Calcium, the most abundant mineral in the body, is found in some foods, added to others, available as a dietary supplement, and present in some medicines (such as antacids). Calcium is required for muscle contraction, blood vessel expansion and contraction, secretion of hormones and enzymes, and transmitting impulses throughout the nervous system. The body strives to maintain constant concentrations of calcium in blood, muscle, and intercellular fluids, though less than <1% of total body calcium is needed to support these functions.
The remaining 99% of the body's calcium supply is stored in the bones and teeth where it supports their structure. Bone itself undergoes continuous remodeling, with constant resorption and deposition of calcium into new bone. The balance between bone resorption and deposition changes with age. Bone formation exceeds resorption in growing children, whereas in early and middle adulthood both processes are relatively equal. In aging adults, particularly among postmenopausal women, bone breakdown exceeds formation, resulting in bone loss that increases the risk of osteoporosis over time.
Researchers at the University at Albany’s RNA Institute have demonstrated a new approach to DNA nanostructure assembly that does not require magnesium.
Recent research conducted by Phillip Cleves of Carnegie employs sophisticated CRISPR/Cas9 genome editing technologies to identify a gene essential to stony corals’ capacity to construct complex reef designs. Proceedings of the National Academy of Sciences published this.
In a nutritional comparison of plant-based and dairy yogurts, almond milk yogurt came out on top, according to research led by a University of Massachusetts Amherst food science major.
Our cells are crisscrossed by a system of membrane tubes and pockets called the endoplasmic reticulum (ER). It is crucial for the production of biomolecules and is continuously built up and degraded.
Because serotonin is one of the primary chemicals the brain uses to influence mood and behavior, it is also the most common target of psychiatric drugs.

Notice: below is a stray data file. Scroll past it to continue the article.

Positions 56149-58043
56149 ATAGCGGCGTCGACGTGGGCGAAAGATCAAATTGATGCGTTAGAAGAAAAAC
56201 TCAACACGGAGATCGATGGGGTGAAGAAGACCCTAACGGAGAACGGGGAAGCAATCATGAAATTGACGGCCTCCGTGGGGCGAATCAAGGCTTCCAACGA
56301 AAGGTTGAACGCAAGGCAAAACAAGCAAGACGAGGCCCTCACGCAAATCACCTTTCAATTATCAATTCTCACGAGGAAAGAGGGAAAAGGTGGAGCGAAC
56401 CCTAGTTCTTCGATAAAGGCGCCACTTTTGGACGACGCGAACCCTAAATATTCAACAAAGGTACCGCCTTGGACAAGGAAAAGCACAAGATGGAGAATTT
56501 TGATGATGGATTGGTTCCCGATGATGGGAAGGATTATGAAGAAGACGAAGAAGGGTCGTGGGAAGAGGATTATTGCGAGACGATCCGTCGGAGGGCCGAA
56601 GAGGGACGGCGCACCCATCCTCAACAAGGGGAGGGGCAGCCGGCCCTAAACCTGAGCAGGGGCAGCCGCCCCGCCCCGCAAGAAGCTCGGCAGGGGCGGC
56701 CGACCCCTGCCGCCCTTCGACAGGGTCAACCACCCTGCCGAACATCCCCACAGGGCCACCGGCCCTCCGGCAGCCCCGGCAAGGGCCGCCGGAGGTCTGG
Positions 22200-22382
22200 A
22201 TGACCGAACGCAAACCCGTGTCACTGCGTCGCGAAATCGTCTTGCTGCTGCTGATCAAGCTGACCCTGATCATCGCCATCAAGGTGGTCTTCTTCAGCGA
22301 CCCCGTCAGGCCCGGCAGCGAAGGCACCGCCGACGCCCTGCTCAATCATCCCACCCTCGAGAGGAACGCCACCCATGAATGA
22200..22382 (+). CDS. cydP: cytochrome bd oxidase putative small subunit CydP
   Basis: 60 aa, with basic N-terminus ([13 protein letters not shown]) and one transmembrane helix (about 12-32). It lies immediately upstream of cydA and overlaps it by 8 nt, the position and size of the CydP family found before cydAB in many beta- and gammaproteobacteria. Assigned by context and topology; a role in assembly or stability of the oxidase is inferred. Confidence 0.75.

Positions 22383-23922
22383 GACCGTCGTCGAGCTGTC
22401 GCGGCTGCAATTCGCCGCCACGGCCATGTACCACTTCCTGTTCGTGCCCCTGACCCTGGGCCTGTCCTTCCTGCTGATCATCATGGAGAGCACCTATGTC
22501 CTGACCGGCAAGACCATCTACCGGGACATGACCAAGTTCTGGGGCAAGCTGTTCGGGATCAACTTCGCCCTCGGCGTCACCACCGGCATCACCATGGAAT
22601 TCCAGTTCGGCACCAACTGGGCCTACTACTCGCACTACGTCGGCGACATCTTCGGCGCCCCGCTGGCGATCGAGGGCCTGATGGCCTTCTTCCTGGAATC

In Europe, Clostridioides difficile infection results in severe diarrhea and leads to the death of around 20,000 patients, every year. It is one of the most common hospital-acquired infections.
A new editorial paper was published in Aging (listed by MEDLINE/PubMed as "Aging (Albany NY)" and "Aging-US" by Web of Science) Volume 15, Issue 8, entitled, "The senescence-associated secretory phenotype induces neuroendocrine transdifferentiation."
Investigators from Brazil reveal that Amazonian dark earth (ADE), soils enriched by Amerindian people thousands of years ago, enhances the establishment and growth of seedlings of tree species vital for reforestation.
Photosynthesis plays a crucial role in shaping and sustaining life on Earth, yet many aspects of the process remain a mystery.
Alcohol-associated liver disease (ALD), a complex disorder that occurs in some patients who have engaged in excessive alcohol use, is one of the leading causes of chronic liver disease among veterans and liver transplant patients in the United States.
University of School of Medicine researchers have identified a gene that plays a crucial role in determining our risk for heart attacks, deadly aneurysms, coronary artery disease and other dangerous vascular conditions.
Physical activity is often quoted as a method of increasing mental and physical health. Scientists at the Beckman Institute for Advanced Science and Technology have proved that it might also enhance brain health more directly.
Researchers with the Smithsonian's National Museum of Natural History have discovered the first effective bacterial probiotic for treating and preventing stony coral tissue loss disease (SCTLD), a mysterious ailment that has devastated Florida's coral reefs since 2014 and is rapidly spreading throughout the Caribbean.
A pre-market regulatory status review conducted by the United States Department of Agriculture Animal and Plant Health Inspection Service has concluded that teff modified by genome editing to have a semi-dwarf stature is not subject to biotechnology regulation under USDA's SECURE Rule.
Using cryo-electron microscopy and mass spectrometry, researchers from PSI have deciphered the structure of an ion channel found in the eye while it interacts with the protein calmodulin – a structure that has eluded scientists for three decades.
Long thought of as "brain glue," the star-shaped cells called astrocytes-;members of a family of cells found in the central nervous system called glial that help regulate blood flow, synaptic activity, keep neurons healthy, and play an important role in breathing.
A rare, genetic disorder known as Hailey-Hailey disease causes patches of blisters to develop mainly in the folds of skin under the breasts, in the groin, and the armpits.
An international study led by the Molecular Physiology Laboratory at the UPF Department of Medicine and Life Sciences (MELIS) identifies new genes that modulate the toxicity of the protein β-amyloid, responsible for causing Alzheimer's disease.
New UC Riverside research makes it likely that proteins responsible for activating mosquito sperm can be shut down, preventing them from swimming to or fertilizing eggs.
Scientists at the Francis Crick Institute have found that high consumption of a common artificial sweetener, sucralose, lowers activation of T-cells, an important component of the immune system, in mice.